God’s presence is around us, every minute, every second
Posted September 19, 2009on:
published by Jakarta Globe, September 18, 2009
The holy month of Ramadan is a time when many people are inclined to reassess some of their most basic assumptions about Islam. It’s a time when Muslims are encouraged to pray more, give more, interact more and fully explore their religion, inspiring them to become better people.
But just as Muslims have Ramadan, people of other religions also have ways of recharging their faith. Christians have Christmas, Hanukkah for Jews and solstices for modern pagans.
In addition to these special occasions, many believers also practice complicated prayers and rituals on a daily basis.
It’s a big question for atheists as to why people are so devoted to their faith. They are curious why billions of people believe in something they can’t see or touch.
A nonbeliever once asked me, “Why do you believe in God? You haven’t even seen him.”
“Because belief is something you can feel in your heart and you don’t have to see to believe,” I replied.
But my answer didn’t satisfy him. He wondered why I needed to listen to all that talk about heaven and hell when the clerics themselves have no certain proof of an afterlife.
He confronted my faith: “I don’t understand why you, and all the other people of faith in the world, believe in the words of Moses, Jesus and Muhammad. They were just ordinary people like you and me, who just happened to be smart enough to create some of the world’s greatest poetic books.”
It’s obvious that due to dramatic changes in the world, the major religions are having a hard time after a few centuries in the safe zone. People have started to question the validity of religion on various issues.
Islam is being attacked from every direction due to the terrorist acts committed by Muslim fundamentalists. Western society started to accuse Islam of being an irrational religion after the 9/11 tragedy. And with suicide bombs occurring everywhere, including in this country, Islam finds itself in an increasingly uncomfortable position.
Other religions are having the same problems: Dan Brown’s “The Da Vinci Code,’’ for example, attacked the pillars of Christianity, while some people have become suspicious of Judaism because of the issues surrounding Israel and Palestine.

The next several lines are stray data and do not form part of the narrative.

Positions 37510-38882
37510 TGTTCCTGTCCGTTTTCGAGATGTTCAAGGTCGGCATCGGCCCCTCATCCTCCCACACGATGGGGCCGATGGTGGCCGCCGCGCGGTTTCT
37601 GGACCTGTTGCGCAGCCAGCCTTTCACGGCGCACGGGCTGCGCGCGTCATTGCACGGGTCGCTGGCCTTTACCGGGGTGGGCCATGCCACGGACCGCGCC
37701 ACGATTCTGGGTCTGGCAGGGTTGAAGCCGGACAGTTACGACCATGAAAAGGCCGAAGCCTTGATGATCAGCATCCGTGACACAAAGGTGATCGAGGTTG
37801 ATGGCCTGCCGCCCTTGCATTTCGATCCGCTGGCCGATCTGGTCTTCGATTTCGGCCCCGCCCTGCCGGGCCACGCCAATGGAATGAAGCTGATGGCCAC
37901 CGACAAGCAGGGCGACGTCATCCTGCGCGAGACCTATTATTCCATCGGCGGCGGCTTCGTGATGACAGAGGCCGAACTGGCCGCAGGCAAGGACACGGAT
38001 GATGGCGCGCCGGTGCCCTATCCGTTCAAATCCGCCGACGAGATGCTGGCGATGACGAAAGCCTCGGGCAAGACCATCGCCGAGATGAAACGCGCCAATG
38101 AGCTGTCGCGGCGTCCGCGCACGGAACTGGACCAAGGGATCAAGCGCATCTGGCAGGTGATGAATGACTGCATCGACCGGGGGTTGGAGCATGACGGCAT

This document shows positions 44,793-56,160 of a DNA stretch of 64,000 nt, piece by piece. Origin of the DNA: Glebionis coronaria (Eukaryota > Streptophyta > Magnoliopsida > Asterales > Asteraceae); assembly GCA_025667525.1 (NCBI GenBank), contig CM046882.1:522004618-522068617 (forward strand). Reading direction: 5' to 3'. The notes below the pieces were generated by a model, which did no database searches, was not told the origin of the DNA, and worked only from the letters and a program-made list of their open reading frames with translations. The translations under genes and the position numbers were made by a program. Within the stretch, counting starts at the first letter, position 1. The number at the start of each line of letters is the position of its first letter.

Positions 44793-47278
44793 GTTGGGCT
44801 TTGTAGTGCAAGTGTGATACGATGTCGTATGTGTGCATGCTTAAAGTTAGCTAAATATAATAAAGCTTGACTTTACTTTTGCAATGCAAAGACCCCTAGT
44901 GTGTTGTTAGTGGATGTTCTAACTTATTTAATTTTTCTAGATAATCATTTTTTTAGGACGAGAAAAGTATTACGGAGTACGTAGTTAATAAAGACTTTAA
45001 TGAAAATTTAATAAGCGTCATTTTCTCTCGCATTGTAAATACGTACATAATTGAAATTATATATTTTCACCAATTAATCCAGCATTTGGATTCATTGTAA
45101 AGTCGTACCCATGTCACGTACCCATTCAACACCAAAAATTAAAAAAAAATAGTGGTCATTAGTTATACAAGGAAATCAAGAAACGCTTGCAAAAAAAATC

Living in an era where the trend is toward atheism can be tough for the devout. You can forget your religious commitments and feel happy about it, because it’s easy to find the information you need to hate your faith.
If you are a person of faith, try not to be offended by what nonbelievers think of you and your religion. And who knows, at some point those nonbelievers might have a good point that you can learn from.
We believers don’t always have all the answers. We may think we have the answers, but with all the scientific research out there, I think we have to accept the fact that sometimes we can’t always provide the world with good answers.
I remember asking my Islamic studies teacher during my first semester at university, “Why do non-Muslims go to hell when they die?”
My teacher said, “Because they are sinful for being non-Muslims.”
Unsatisfied with his answer, I tried to dig out some more information, and asked him, “What if those people don’t know anything about Islam, let’s say they live in a very remote area in the mountains where the word Islam has never even been heard of? Will they still go to hell?”
He said, “Don’t go too far. There are things people have no need to find out. They are God’s secrets.”
And that’s where the main problem lies. We believers think we have the answers to everything, because when we are stuck we can always say things like, “Because God says so.” But that’s something that people on the other side can’t accept.
But with all the doubts and accusations, I still believe in my faith. It’s not easy, of course. Especially when you are young and there are so many temptations out there. I want to prove to people that I’m Muslim but not just because I was born one.
To blame religion for all the wrongdoings in this world is easy. But we also need to look at honest and humble religious people who try to make this world a better place.
It’s a challenge for religion and all people of faith to prove that we can indeed bring peace to this world. Through our long and complicated prayers, we have to show that God does exist. As my mother always says, “People say God can’t be seen. They’re wrong. God’s presence is around us, every minute, every second.”